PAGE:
Avatar: Frontiers of Pandora is making use of the new PS5 and Xbox Series X/S hardware to create a more lush, organic-feeling world that you can quickly fly around in, its developers said in a new interview today. Even if the quests still turn out to still be familiar Ubisoft fare, the open world tech is getting a big upgrade. At least that’s the pitch Ubisoft Massive is making to sell players on why the new Avatar won’t be on PS4 and Xbox One.
The first-person action game’s recent teaser trailer at E3 2021 showed characters flying over the beautiful jungle planet of Pandora at lightning speed, and while it was still just a cinematic showcase, creative director Magnus Jansén and technical director of programming Nikolay Stefanov told IGN that next-gen hardware makes it possible to do similar things in actual gameplay.
“[New consoles allowed] us to have much better object detail up close to you,” said Stefanov, “but also when you’re flying high up in the air – to have a lovely vista and far-distance rendering, where we can even use the ray tracing to do shadows super far away, you know, three or four kilometers away from you.”
Thanks to the new solid state drives, developers can render more realistic things even quicker than before. In terms of world design, this means points of interest can be placed much closer together. “With the old hard drives, they had to be spaced out very far [apart], because you had to stream out the old and stream in the new, so it just created a formulaic world,” said Jansén.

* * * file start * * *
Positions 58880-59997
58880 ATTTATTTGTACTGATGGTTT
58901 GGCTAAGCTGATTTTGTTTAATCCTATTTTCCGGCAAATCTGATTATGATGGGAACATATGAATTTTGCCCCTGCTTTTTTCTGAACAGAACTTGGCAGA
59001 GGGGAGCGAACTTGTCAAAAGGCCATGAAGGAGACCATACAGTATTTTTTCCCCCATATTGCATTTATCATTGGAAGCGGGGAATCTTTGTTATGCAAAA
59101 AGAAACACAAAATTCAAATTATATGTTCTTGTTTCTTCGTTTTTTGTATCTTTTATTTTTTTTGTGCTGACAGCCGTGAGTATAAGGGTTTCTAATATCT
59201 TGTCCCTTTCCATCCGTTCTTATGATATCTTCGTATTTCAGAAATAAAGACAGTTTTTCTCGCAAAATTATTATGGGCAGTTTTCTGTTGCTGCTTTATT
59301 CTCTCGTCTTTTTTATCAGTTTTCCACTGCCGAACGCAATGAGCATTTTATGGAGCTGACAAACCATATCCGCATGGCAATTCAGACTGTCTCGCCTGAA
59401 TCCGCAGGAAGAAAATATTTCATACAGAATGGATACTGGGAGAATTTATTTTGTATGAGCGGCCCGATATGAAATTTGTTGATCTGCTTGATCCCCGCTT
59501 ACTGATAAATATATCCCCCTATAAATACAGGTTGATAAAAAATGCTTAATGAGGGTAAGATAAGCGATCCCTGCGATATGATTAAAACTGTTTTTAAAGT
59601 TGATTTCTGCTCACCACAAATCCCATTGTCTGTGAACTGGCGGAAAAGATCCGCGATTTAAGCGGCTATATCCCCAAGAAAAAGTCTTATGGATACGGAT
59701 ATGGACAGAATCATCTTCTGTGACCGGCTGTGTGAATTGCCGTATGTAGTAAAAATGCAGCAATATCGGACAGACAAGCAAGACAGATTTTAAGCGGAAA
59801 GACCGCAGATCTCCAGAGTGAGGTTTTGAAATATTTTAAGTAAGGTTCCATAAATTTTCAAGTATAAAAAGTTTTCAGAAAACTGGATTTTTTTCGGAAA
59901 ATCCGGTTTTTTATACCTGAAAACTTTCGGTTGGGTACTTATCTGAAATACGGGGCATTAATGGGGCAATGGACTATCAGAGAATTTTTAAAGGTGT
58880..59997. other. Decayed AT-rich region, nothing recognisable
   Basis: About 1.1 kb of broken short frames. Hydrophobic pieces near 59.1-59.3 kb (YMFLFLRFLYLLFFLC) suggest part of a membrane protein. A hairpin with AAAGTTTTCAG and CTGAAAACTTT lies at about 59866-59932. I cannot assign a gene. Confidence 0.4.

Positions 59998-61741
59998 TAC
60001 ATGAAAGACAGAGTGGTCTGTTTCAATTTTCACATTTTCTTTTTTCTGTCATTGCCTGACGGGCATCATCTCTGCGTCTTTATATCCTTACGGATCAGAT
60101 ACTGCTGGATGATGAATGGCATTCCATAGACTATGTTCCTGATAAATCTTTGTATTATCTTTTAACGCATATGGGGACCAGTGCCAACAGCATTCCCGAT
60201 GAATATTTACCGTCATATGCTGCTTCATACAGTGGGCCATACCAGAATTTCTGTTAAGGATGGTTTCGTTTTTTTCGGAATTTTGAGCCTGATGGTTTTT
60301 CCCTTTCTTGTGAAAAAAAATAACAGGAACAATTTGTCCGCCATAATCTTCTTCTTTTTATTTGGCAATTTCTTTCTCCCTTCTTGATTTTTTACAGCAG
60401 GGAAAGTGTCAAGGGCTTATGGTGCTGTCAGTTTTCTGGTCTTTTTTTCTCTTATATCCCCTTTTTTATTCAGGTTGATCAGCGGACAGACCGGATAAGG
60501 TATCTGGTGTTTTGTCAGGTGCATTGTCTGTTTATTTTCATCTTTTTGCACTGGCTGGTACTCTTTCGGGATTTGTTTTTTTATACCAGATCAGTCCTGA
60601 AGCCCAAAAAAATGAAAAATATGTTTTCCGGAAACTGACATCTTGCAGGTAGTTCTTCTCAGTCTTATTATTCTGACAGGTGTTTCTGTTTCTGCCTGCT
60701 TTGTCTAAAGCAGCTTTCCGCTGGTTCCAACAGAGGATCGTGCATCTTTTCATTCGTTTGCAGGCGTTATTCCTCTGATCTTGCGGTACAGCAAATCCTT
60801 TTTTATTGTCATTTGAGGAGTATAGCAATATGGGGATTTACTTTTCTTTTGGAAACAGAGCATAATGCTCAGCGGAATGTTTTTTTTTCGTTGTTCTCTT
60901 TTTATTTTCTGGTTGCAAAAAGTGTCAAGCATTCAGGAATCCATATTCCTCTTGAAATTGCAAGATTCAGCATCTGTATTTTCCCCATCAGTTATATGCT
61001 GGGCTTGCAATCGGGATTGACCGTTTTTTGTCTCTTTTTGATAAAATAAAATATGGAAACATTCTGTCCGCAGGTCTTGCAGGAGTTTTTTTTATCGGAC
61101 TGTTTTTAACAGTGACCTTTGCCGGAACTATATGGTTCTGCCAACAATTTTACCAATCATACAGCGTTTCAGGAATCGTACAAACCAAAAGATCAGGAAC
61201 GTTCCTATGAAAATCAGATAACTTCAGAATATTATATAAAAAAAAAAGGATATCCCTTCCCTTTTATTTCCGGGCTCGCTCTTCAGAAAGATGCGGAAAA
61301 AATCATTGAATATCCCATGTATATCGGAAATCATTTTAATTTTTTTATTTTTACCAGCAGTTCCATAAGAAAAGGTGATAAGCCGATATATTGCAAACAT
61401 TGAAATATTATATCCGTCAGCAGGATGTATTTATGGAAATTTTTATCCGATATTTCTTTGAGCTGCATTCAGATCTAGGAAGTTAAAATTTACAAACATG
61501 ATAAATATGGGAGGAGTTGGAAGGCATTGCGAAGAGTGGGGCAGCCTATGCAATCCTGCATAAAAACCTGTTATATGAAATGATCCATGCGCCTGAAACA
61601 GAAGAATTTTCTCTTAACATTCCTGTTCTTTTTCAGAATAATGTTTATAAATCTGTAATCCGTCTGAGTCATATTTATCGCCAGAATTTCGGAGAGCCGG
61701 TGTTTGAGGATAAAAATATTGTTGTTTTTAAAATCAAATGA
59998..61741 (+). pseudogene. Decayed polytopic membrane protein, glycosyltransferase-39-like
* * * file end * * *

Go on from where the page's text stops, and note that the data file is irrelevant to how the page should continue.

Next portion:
The developers also say everything will also just look better. That’s not a shocker, but it’s interesting to hear them talk about the ways that will manifest. One example: foliage. “It can actually handle the translucency of the leaves [...] so it can figure out how much of the light is reflected through the leaves, how tinted it is with the colors and everything else. You get lovely reflections and sights for the water, even down to the volumetric clouds up in the sky – they actually receive the correct lighting as well.”
Announced back in 2017, Avatar is one of a handful of ambitious Ubisoft projects that we haven’t heard much about in the years since. What little news has tended to trickle out about it has usually come in the form of delays quietly noted during investor calls. The latest of those pushed the game’s release back to sometime in 2022. At least by that time more people will have had a chance to buy the new consoles.